3. I can see both sides here--and I'm certainly one of those people who will read something once and get all bent out of shape and then read it again and go well...wait a minute, maybe it wasn't worth all of that and sheepishly walk away--LOL! I certainly think that between nursing and teaching (because I'm a nurse and my best friend of 20 years is a teacher) are probably 2 of the most thankless jobs out there...and while I'm certainly not in nursing for the money--I do appreciate the fact that when I graduated college, I walked into my bosses office (because I was already working in a hospital) and I said, here's my degree and my RN license...and she said, sign here...this is your new pay rate, and it was almost $30 an hour. I know it's not that simple now, new grads would practically beg, borrow & steal to be able to get a job that easily--but the point is that for some, it has been that easy, and history has repeated itself, and there should come a time again where it will be that easy. Teaching on the other hand, not so much--I still know of people that graduated from college 4 years ago that are working as substitutes day to day, not knowing if they are going to work tomorrow. And even the teachers that are in good schools, aren't making the money that I am making. Teaching also doesn't offer near the flexibility that nursing does. I think we've all gone into our said profession for different reasons, and we all know that life and work isn't perfect. It is what you make of it...I've often times wondered if there isn't something else out there that would make me happier...but it always comes back to nursing for me...I don't think that this writer meant to be offensive, I think he was trying to compare apples to apples--two very thankless professions--one that is paid a little bit better than the other--both very underpaid =)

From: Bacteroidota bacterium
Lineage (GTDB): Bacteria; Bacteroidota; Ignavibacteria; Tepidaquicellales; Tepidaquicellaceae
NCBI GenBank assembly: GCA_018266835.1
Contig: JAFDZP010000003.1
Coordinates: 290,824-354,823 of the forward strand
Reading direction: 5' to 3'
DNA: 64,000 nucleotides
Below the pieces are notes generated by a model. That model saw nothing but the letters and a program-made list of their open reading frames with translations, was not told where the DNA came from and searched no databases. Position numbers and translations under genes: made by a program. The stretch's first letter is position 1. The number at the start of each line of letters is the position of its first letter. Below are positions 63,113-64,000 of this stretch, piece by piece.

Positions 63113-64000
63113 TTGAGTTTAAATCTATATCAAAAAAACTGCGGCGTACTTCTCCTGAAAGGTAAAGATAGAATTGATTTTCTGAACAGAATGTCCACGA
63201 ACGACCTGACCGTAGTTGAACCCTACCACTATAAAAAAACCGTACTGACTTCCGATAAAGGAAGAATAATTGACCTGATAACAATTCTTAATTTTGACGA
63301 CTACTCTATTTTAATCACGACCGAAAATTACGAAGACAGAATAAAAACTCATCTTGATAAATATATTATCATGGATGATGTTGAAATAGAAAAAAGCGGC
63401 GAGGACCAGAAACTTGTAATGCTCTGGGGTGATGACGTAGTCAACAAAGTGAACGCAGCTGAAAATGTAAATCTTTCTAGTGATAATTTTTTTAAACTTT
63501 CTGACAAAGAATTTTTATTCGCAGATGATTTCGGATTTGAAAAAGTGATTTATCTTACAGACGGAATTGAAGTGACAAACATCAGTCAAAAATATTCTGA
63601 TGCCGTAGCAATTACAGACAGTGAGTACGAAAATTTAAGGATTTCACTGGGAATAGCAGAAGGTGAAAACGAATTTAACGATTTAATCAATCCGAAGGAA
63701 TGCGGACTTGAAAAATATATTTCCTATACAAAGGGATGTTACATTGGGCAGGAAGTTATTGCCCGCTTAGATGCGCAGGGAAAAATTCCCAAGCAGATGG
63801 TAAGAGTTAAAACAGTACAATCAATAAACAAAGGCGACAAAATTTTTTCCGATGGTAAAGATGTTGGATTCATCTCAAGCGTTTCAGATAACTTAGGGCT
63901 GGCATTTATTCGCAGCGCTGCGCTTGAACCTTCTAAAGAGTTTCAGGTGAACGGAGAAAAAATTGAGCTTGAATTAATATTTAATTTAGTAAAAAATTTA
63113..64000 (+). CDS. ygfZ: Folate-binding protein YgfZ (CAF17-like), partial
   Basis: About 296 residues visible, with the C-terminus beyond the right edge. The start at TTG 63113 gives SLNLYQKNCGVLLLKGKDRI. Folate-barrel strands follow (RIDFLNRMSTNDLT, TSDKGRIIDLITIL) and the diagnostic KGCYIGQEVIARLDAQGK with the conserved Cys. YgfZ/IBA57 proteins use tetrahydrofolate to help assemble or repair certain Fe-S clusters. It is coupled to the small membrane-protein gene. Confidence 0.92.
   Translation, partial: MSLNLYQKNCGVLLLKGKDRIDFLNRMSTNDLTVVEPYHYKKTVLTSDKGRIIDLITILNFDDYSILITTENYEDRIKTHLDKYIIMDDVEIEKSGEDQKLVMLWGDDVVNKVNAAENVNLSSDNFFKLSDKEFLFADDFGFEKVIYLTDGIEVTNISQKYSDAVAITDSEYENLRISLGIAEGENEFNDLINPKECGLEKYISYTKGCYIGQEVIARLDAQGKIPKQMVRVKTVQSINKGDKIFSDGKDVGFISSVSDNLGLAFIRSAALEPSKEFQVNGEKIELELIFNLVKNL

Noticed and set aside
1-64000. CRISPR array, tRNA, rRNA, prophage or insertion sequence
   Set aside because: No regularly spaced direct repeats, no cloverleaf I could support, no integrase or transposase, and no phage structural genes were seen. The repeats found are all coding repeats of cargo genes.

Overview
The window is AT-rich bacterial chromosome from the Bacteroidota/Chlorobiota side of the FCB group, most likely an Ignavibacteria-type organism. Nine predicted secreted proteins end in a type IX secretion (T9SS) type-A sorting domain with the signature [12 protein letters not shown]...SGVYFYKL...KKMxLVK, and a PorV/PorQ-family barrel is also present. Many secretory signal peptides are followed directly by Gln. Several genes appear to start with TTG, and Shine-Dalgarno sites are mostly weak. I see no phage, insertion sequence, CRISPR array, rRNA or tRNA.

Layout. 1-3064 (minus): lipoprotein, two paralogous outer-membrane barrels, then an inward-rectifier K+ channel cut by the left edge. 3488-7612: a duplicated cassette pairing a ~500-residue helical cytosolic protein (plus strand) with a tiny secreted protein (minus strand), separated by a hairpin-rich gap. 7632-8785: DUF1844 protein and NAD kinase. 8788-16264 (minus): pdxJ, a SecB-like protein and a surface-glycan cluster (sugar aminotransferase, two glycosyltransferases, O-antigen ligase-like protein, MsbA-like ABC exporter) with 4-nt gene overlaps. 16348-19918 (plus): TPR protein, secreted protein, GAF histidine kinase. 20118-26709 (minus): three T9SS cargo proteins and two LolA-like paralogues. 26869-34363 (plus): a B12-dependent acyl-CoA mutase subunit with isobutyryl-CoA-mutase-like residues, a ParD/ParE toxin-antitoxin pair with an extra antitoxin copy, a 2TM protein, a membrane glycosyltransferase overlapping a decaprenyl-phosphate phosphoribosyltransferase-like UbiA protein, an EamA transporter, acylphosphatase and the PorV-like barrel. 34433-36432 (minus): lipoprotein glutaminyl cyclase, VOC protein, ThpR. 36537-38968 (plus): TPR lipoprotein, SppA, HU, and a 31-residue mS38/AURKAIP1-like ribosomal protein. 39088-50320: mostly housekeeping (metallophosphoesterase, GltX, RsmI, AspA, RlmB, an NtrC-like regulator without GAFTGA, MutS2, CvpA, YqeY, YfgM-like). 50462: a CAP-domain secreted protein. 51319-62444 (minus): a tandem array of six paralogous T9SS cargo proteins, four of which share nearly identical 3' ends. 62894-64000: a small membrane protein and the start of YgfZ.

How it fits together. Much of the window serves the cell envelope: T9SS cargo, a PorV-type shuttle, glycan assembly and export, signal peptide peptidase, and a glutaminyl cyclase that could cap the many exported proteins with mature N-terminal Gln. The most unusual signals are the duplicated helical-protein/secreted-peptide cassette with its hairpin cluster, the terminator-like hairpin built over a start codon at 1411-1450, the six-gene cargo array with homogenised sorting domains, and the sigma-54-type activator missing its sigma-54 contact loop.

4. nicole109

    Opinions and Experiences with Patient Restraints?